“Rubber ducky, you’re the one. You make bath time lots of fun. Rubber ducky I’m awfully fond of you!” sang Sesame Street’s Ernie during bath time. The friendly puppet isn’t the only fan of the bath accessory— the country celebrates the toy on National Rubber Ducky Day on January 13.
The popular toy has seen a lot of variations in its history. First designed in the 1800s when rubber manufacturing began, the duck was then made out of plastic and vinyl during both World Wars, as rubber was scarce. The ducky toy was first patented in 1928 by Landon Smart Lawrence, but the toy was a little heavier back then—he put a weight in it to make sure it would always stay upright.
If you’re ever out in the ocean, you might just run into a rubber ducky. 28,000 rubber ducks on their way via boat to Washington went overboard during a storm in 1992. It’s been said that the ducks floated north to the Arctic, got trapped in the ice, and were slowly thawed out into the Atlantic Ocean. There are thousands still out there, and often happen upon shores all over the world.
Be on the lookout and be sure to celebrate their big day on January 13!
National Rubber Ducky Day timeline
Manufacturers utilized Charles Goodyear’s method for rendering rubber into malleable material.
Rubber Ducks evolved into the recognizable floating yellow figure with an orange bill.
Ernie from Sesame Street sings his catchy song ‘Rubber Ducky.’
A cargo ship tipped over with 29,000 bathtub toys descending into the Pacific.
National Rubber Ducky Day Activities
Visit the Rubber Duck sculpture
What’s better than a tiny bath toy? A huge replica in the open waters! Dutch artist Florentijn Hofman created a collection of large ducks which can be seen in Amsterdam, Sydney, Hong Kong, and various other cities around the world. Hofman makes the ducks out of PVC, and the largest creation is 85 feet wide, 65 feet long, and 105 feet high.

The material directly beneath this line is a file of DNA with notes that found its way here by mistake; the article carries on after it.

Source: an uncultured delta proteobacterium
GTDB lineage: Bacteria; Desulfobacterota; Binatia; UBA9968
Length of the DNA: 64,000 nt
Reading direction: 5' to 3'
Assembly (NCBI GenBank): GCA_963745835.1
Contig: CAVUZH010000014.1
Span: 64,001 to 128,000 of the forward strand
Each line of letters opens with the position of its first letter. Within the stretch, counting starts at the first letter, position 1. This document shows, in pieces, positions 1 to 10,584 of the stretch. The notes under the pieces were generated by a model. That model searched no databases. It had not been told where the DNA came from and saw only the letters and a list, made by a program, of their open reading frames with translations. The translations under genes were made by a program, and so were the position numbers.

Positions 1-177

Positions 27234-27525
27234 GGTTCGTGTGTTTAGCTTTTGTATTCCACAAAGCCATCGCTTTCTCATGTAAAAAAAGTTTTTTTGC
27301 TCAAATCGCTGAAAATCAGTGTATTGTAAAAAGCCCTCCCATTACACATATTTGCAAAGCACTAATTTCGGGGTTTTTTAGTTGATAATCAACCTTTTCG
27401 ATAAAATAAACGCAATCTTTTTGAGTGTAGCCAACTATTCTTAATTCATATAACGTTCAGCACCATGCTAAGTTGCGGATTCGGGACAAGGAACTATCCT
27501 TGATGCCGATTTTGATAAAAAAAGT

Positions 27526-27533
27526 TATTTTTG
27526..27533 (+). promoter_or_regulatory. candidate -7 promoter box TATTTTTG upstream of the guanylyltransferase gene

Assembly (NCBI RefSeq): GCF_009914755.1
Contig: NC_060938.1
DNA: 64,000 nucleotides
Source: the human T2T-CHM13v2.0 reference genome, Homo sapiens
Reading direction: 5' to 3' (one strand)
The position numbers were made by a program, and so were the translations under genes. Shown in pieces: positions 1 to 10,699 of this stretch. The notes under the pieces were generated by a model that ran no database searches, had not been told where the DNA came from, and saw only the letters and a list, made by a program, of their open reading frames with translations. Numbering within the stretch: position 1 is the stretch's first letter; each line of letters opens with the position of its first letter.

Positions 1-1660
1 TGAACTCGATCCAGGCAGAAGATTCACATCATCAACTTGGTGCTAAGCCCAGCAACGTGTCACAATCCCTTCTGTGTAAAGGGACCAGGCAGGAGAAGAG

Attend a rubber duck race
Every year, Nationwide Children’s Hospital in Columbus, OH hosts a race of the duckies through Big Walnut Creek. Each duck is purchased by a sponsor to support research for the hospital. You can buy one for $5, or a “brood” of 130 for $500. Thousands of the yellow toys are unleashed into the creek, and onlookers watch to see which one crosses the finish line first. The top three ducks (marked with their sponsor’s name) earn the sponsors big prizes—like a year-lease for a BMW!
Take a bath!
Celebrate the ducky in the way it was intended! Pour some bubbles into your tub, light some candles, and turn on some relaxing music. Take some time for yourself to relax and recharge, and put a couple rubber ducks in the bath for some added fun!
Why We Love National Rubber Ducky Day
They help out good causes
Rubber duckies are used all over the world as symbols to raise money for medical research and charitable organizations. Every year, The Samuel Dixon Family Health Centers in Valencia, CA hold a Rubber Ducky Festival to raise money for their programs. The United Nations Children’s Fund had more than 50,000 ducks swim the Danube River. In Chicago, The Windy City Rubber Ducky Derby raises money for the Special Olympics of Illinois.
Because Ernie says so
National Rubber Ducky Day gets its date from Sesame Street, when Ernie said the toy’s birthday was on January 13. He loved the duck so much, and made sure it was always there as a bath time staple. His famous Rubber Duckie song became such a hit that it even reached number 16 on Billboard’s Hot 100 Singles chart in 1970 and was nominated for a Grammy for Best Recording for Children!
The Queen loves them
Supposedly. Rumors swirled in 2001 from a British tabloid saying that Queen Elizabeth II had her own royal version of the rubber ducky in her bathroom—complete with a crown! Fans went crazy and sales for the toy rose by an amazing 80%!
National Rubber Ducky Day dates